Spain alarmed by French bear’s attacks on sheep
A female brown bear released in the French Pyrenees has killed eight sheep in Spain, prompting emergency talks between the two countries.
Claverina is now roaming through the mountains of Navarre, having crossed from Béarn in south-western France.
Spanish environmental officials are meeting French counterparts. Some sheep are now wearing tracking devices and there are plans to deploy guard dogs.
Claverina and another female brown bear were brought over from Slovenia.
They were reintroduced in Béarn last October, because the bear population in that region is tiny – there are just two others, both male.
It is a controversial policy – there have been protests by some shepherds in both France and Spain.
Alpine Slovenia has more than 500 brown bears and is helping the French National Hunting and Wildlife Agency (ONCFS) to reintroduce the mammals to the Pyrenees, where their numbers shrank because of hunting.
A census last year found 40 brown bears elsewhere in the French Pyrenees.
Sorita, Claverina’s companion from Slovenia, gave birth to two cubs in the winter, AFP news agency reports. The news came after the bears had emerged from hibernation.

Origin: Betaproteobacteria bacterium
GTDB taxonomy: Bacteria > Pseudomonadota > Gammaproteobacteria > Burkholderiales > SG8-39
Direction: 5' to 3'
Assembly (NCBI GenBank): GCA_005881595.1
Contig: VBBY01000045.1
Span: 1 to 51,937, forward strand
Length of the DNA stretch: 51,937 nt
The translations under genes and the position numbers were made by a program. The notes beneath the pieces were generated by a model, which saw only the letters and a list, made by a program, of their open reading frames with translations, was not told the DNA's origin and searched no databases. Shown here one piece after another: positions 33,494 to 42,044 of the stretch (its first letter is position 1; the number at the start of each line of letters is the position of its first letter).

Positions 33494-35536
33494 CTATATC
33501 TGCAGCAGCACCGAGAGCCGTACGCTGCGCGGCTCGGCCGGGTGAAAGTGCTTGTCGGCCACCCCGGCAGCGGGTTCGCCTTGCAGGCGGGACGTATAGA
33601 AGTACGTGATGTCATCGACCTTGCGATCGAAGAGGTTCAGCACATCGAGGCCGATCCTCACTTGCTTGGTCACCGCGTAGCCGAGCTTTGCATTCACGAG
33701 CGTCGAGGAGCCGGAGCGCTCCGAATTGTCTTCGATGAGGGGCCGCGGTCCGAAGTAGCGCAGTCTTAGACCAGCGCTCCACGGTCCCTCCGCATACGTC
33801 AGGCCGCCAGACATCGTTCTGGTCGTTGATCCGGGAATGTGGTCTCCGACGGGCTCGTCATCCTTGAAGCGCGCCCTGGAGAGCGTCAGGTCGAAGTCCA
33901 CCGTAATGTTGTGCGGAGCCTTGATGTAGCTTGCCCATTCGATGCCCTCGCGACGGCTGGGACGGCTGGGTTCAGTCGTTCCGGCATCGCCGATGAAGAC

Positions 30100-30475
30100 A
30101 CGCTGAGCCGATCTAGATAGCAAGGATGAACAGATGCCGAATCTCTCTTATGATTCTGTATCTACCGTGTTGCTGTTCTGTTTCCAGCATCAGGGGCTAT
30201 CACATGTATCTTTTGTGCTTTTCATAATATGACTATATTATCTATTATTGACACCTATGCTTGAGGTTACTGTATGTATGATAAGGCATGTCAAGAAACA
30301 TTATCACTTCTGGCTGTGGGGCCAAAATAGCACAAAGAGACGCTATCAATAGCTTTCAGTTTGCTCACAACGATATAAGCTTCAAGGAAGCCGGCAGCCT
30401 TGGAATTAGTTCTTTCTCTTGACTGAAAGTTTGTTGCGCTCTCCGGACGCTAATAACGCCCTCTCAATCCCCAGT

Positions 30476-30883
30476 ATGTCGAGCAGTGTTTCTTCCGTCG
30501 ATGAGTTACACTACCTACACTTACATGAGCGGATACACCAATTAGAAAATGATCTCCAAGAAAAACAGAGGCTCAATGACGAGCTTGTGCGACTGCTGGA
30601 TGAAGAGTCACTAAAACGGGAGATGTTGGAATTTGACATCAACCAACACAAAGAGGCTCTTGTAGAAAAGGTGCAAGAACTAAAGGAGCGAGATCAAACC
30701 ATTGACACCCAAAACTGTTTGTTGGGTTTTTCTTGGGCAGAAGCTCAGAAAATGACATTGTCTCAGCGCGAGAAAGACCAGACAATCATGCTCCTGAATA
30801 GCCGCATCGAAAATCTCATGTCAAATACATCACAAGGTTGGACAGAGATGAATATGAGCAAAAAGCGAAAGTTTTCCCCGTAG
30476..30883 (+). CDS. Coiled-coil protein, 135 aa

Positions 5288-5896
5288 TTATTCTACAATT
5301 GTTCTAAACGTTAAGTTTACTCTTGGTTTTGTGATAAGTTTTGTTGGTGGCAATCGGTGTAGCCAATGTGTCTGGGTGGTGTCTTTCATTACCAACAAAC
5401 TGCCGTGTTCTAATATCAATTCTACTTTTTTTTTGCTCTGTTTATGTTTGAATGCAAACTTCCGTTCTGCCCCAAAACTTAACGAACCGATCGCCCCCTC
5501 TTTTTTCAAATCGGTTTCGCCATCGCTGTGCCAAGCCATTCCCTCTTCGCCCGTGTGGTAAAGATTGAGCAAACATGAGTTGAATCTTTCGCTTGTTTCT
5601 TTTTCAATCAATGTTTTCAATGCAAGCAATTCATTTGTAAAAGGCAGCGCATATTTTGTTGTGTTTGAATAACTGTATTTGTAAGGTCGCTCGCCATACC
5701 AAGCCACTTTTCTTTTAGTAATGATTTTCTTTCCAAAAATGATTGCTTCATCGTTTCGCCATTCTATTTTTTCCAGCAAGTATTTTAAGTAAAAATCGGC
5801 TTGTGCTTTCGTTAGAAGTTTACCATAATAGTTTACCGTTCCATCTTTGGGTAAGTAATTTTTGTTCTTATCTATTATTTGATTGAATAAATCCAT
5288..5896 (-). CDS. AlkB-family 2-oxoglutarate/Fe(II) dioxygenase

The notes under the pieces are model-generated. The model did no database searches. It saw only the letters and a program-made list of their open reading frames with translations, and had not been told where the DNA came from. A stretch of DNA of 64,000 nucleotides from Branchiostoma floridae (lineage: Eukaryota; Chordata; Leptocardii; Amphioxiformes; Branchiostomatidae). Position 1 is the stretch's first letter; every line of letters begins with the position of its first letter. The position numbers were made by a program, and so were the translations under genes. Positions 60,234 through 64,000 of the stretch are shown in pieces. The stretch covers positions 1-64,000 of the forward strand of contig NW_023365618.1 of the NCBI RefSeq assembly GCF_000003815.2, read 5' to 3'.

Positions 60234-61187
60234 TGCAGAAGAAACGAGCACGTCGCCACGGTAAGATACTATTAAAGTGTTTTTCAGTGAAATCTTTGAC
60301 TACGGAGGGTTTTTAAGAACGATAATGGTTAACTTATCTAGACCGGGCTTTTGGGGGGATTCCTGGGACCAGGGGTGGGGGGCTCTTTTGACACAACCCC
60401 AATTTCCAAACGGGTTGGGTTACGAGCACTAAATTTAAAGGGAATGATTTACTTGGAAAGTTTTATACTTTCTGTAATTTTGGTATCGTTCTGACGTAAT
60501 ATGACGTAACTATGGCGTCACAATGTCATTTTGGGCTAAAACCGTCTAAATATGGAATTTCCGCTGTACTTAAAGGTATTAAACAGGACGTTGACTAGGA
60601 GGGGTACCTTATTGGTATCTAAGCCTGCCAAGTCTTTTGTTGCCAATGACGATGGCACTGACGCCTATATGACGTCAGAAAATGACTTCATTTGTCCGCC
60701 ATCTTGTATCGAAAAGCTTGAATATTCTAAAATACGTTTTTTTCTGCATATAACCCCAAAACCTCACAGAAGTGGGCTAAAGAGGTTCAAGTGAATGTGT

DNA tests show that Claverina and Sorita are not related – an important factor in the project to restore the bear population and avoid in-breeding.
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Both adult bears have tracking devices: they indicated that Claverina was much more adventurous than Sorita, who stayed in the high mountains on the French side of the Pyrenees.
Spanish officials want France to share the keys to the trackers, so that Navarre shepherds can follow the bears’ movements. Currently they learn of Claverina’s location after several hours’ delay.
The ONCFS says the range of a typical female brown bear is about 100 sq km (39 sq miles), which is just one-tenth the range of an adult male.
Spanish media say Claverina has attacked seven times in the Roncal area of Navarre: three attacks were in early May, and four last November, before she hibernated. The result was eight dead sheep.
A Spanish brown bear expert, Guillermo Palomero, said the dry summer had left the two bears with few beech nuts and acorns to eat before hibernation, though Sorita had later found an oak tree with lots of acorns. He said Claverina had started attacking sheep “to put on the fat she needed” for the winter.
Recently the Navarre authorities issued shepherds with 18 geolocation devices for their sheep, and a total of 34 are to be deployed, to alert shepherds if their flocks start acting strangely.
Shepherds in the region are also getting mastiffs and some farms have advertised for assistants, to stay safe from Claverina or any other prowling bears.
Another defensive measure is to use special mobile enclosures. However, Navarre shepherds traditionally let their flocks roam freely in the warm spring and summer.
Spain’s El País daily says there is also alarm amongst sheep farmers in neighbouring Aragón and Catalonia.
Besides the brown bears in the Pyrenees, Spain has about 300 in its northern Cantabrian mountains.